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Longitudinal Nasopharyngeal Carriage and Antibiotic Resistance of Respiratory Bacteria in Indigenous Australian and Alaska Native Children with Bronchiectasis

Hare, Kim M., Singleton, Rosalyn J., Grimwood, Keith, Valery, Patricia C., Cheng, Allen C., Morris, Peter S., Leach, Amanda J., Smith-Vaughan, Heidi C., Chatfield, Mark D., Redding, Greg, Reasonover, Alisa L., McCallum, Gabrielle B., Chikoyak, Lori, McDonald, Malcolm I., Brown, Ngiare J., Torzillo, Paul J. and Chang, Anne B. (2013). Longitudinal Nasopharyngeal Carriage and Antibiotic Resistance of Respiratory Bacteria in Indigenous Australian and Alaska Native Children with Bronchiectasis. PLoS One,8(8):e70478-1-e70478-9.

Document type: Journal Article
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IRMA ID cmartelxPUB81
NHMRC Grant No. 389837
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Title Longitudinal Nasopharyngeal Carriage and Antibiotic Resistance of Respiratory Bacteria in Indigenous Australian and Alaska Native Children with Bronchiectasis
Author Hare, Kim M.
Singleton, Rosalyn J.
Grimwood, Keith
Valery, Patricia C.
Cheng, Allen C.
Morris, Peter S.
Leach, Amanda J.
Smith-Vaughan, Heidi C.
Chatfield, Mark D.
Redding, Greg
Reasonover, Alisa L.
McCallum, Gabrielle B.
Chikoyak, Lori
McDonald, Malcolm I.
Brown, Ngiare J.
Torzillo, Paul J.
Chang, Anne B.
Journal Name PLoS One
Publication Date 2013
Volume Number 8
Issue Number 8
ISSN 1932-6203   (check CDU catalogue  open catalogue search in new window)
Scopus ID 2-s2.0-84881100369
Start Page e70478-1
End Page e70478-9
Total Pages 9
Place of Publication United States of America
Publisher Public Library of Science
HERDC Category C1 - Journal Article (DIISR)
Abstract Background
Indigenous children in Australia and Alaska have very high rates of chronic suppurative lung disease (CSLD)/bronchiectasis. Antibiotics, including frequent or long-term azithromycin in Australia and short-term beta-lactam therapy in both countries, are often prescribed to treat these patients. In the Bronchiectasis Observational Study we examined over several years the nasopharyngeal carriage and antibiotic resistance of respiratory bacteria in these two PCV7-vaccinated populations.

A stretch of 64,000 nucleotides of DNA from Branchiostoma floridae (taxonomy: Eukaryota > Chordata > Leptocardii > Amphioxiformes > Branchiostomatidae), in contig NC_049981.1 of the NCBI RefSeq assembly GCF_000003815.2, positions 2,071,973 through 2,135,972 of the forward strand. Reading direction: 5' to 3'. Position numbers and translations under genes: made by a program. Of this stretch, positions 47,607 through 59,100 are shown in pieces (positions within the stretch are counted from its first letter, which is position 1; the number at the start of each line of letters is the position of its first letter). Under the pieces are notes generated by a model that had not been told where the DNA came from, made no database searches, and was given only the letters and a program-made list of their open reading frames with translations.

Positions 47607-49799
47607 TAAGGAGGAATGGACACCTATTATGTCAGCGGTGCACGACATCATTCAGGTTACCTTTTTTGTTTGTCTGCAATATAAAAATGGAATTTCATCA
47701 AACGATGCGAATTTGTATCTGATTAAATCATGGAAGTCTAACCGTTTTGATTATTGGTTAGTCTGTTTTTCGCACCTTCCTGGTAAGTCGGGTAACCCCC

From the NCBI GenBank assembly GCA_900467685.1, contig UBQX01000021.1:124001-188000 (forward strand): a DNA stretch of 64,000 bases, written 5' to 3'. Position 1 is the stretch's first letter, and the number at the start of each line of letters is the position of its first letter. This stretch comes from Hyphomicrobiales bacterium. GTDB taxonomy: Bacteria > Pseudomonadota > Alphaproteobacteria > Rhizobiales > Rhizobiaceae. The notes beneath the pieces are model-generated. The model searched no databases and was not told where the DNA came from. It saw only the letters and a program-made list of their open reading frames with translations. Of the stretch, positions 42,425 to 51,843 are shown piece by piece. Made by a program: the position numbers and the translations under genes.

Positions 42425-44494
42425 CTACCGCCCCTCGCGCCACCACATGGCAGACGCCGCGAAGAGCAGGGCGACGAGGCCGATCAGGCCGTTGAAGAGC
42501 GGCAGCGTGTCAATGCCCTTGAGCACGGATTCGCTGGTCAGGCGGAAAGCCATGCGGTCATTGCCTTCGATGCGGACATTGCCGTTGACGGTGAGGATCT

Methods
Indigenous children aged 0.5–8.9 years with CSLD/bronchiectasis from remote Australia (n = 79) and Alaska (n = 41) were enrolled in a prospective cohort study during 2004–8. At scheduled study visits until 2010 antibiotic use in the preceding 2-weeks was recorded and nasopharyngeal swabs collected for culture and antimicrobial susceptibility testing. Analysis of respiratory bacterial carriage and antibiotic resistance was by baseline and final swabs, and total swabs by year.

Results
Streptococcus pneumoniae carriage changed little over time. In contrast, carriage of Haemophilus influenzae declined and Staphylococcus aureus increased (from 0% in 2005–6 to 23% in 2010 in Alaskan children); these changes were associated with increasing age. Moraxella catarrhalis carriage declined significantly in Australian, but not Alaskan, children (from 64% in 2004–6 to 11% in 2010). While beta-lactam antibiotic use was similar in the two cohorts, Australian children received more azithromycin. Macrolide resistance was significantly higher in Australian compared to Alaskan children, while H. influenzae beta-lactam resistance was higher in Alaskan children. Azithromycin use coincided significantly with reduced carriage of S. pneumoniae, H. influenzae and M. catarrhalis, but increased carriage of S. aureus and macrolide-resistant strains of S. pneumoniae and S. aureus (proportion of carriers and all swabs), in a ‘cumulative dose-response’ relationship.

Conclusions
Over time, similar (possibly age-related) changes in nasopharyngeal bacterial carriage were observed in Australian and Alaskan children with CSLD/bronchiectasis. However, there were also significant frequency-dependent differences in carriage and antibiotic resistance that coincided with azithromycin use.
DOI http://dx.doi.org/10.1371/journal.pone.0070478   (check subscription with CDU E-Gateway service for CDU Staff and Students  check subscription with CDU E-Gateway in new window)
Additional Notes This is an Open Access article distributed under the terms of the Creative Commons Attribution License 4.0, which permits unrestricted use, distribution, and reproduction in any medium, provided the original work is properly cited.
Description for Link Link to CC Attribution 4.0 License
URL https://creativecommons.org/licenses/by/4.0/au/legalcode


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